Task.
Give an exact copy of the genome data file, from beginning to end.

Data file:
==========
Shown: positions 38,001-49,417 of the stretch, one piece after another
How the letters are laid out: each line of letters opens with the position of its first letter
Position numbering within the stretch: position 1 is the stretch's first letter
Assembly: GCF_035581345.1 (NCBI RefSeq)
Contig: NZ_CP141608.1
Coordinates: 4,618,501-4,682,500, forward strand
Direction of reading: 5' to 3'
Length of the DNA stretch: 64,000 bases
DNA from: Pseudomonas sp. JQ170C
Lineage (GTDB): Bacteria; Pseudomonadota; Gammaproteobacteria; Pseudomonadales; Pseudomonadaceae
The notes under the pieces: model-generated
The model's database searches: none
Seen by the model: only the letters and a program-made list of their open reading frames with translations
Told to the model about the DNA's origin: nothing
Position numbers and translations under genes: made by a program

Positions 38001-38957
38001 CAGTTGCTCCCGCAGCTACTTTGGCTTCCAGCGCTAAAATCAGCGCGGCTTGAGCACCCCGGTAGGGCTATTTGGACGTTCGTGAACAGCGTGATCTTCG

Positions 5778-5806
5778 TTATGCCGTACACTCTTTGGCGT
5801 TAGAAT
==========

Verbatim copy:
Shown: positions 38,001-49,417 of the stretch, one piece after another
How the letters are laid out: each line of letters opens with the position of its first letter
Position numbering within the stretch: position 1 is the stretch's first letter
Assembly: GCF_035581345.1 (NCBI RefSeq)
Contig: NZ_CP141608.1
Coordinates: 4,618,501-4,682,500, forward strand
Direction of reading: 5' to 3'
Length of the DNA stretch: 64,000 bases
DNA from: Pseudomonas sp. JQ170C
Lineage (GTDB): Bacteria; Pseudomonadota; Gammaproteobacteria; Pseudomonadales; Pseudomonadaceae
The notes under the pieces: model-generated
The model's database searches: none
Seen by the model: only the letters and a program-made list of their open reading frames with translations
Told to the model about the DNA's origin: nothing
Position numbers and translations under genes: made by a program

Positions 38001-38957
38001 CAGTTGCTCCCGCAGCTACTTTGGCTTCCAGCGCTAAAATCAGCGCGGCTTGAGCACCCCGGTAGGGCTATTTGGACGTTCGTGAACAGCGTGATCTTCG

Positions 5778-5806
5778 TTATGCCGTACACTCTTTGGCGT
5801 TAGAAT